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Hiking the Pacific Crest Trail: Oregon



Last week, the author of the recently-released book, "Hiking the Pacific Crest Trail: Oregon," Eli Boschetto, rolled into Bend for a talk at Roundabout Books. The book is one of several installments broken down by location (Oregon, Washington, etc.), with book sections further broken into "manageable sections" that people can do in a few days or a week.

We sat down with Boschetto during his recent visit.

Source Weekly: We've had a lot of snow this year. What's the hiking season looking like?

Eli Boschetto: July is notoriously horrible for bugs, but usually, things melt out June, you can hit the trail July, fight off a few bugs... by August it's gorgeous. Prior to this year, the summers we've had were all heat wave and drought years, so we were hitting the trail as early as May. It's been really weird the last several years, and it's definitely not keeping with the norm.

SW: Let's talk about the approach and the audience for this book.

EB: I've made a trail across the state completely doable for a typical hiker. And I think one of the things people don't realize is that you think about the PCT and its high elevation trail that traverses the spine of the Cascades... but almost entirely through the state of Oregon you can access the PCT by major highways that traverse east/west over the Cascades.

SW: People around here talk a lot about trail overuse—and with books like "Wild" out there, it seems to be on people's minds even more. What do you say to them?

EB: Even here in Oregon, the PCT is 455 miles long, and so that's a long stretch.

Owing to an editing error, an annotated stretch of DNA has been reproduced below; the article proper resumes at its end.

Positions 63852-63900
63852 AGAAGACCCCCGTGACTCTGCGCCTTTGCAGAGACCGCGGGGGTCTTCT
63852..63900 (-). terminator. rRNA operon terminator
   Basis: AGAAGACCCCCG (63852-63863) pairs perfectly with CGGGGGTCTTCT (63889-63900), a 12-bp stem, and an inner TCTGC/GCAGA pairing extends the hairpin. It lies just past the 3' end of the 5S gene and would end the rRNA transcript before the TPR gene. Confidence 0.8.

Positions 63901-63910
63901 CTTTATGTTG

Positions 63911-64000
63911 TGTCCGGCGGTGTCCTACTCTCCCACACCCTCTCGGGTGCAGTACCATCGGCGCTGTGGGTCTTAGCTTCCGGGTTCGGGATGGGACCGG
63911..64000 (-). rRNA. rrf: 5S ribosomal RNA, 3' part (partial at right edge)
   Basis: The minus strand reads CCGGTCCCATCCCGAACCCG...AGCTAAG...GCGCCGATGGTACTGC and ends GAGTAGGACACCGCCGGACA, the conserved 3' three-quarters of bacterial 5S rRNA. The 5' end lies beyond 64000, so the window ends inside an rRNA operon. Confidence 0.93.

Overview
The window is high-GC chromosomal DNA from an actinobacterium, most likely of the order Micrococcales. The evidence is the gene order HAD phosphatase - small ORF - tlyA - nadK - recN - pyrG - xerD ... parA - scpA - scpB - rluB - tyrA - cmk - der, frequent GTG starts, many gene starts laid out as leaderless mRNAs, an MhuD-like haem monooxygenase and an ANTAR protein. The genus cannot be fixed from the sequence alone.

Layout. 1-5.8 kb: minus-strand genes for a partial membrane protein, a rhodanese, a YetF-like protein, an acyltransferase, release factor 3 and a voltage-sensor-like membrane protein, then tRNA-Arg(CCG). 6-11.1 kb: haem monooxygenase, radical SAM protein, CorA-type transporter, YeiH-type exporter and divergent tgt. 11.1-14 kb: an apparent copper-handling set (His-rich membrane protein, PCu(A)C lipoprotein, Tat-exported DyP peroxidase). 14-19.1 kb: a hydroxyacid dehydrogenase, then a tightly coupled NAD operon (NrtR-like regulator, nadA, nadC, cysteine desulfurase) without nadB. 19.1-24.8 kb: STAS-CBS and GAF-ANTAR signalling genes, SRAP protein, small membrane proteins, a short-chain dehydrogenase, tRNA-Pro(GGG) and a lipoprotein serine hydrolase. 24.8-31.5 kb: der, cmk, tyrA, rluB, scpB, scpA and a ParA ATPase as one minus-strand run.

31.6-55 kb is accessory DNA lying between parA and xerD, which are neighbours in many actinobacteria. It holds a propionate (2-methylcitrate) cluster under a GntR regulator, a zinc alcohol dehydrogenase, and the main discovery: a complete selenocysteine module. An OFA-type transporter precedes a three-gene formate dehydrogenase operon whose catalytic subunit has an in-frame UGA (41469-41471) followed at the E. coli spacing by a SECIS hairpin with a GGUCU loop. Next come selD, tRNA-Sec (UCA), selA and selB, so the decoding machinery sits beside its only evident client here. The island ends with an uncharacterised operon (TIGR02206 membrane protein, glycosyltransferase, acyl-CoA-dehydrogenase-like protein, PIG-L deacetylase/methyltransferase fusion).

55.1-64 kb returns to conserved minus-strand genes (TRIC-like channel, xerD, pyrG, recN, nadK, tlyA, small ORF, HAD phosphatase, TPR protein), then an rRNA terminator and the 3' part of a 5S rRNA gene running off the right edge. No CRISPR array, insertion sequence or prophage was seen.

Based on a statistic that we did when I was back at WTA (Washington Trails Association) the majority of hikers by like 85 or so percent are just day trippers, and they're going from a trailhead to a lake, meadow, viewpoint, whatever, and then they're going back. If you get out past that popular destination, then the crowds just fade away and all of a sudden you're like, oh, I have this all to myself.

When I came down here, a lot of people were telling me just how crowded the trails are getting around here, and I was like, yeah, go south, go hike in the Diamond Peak area, because I was down there twice for doing the book, and for the most part I was all by myself down there.

Hiking the Pacific Crest Trail: Oregon

Section Hiking from Donomore Pass to Bridge of the Gods

By Eli Boschetto


Available in bookstores everywhere

Also check out Boschetto's continually-updated website on PCT trail conditions and advice at PCTOregon.com.

About The Author

Nicole Vulcan

Nicole Vulcan has been editor of the Source since 2016. While the pandemic reduced "hobbies" to "aspirations," you can mostly find her raising chickens, walking dogs, riding all the bikes and attempting to turn a high desert scrap of land into a permaculture oasis. (Progress: slow.)

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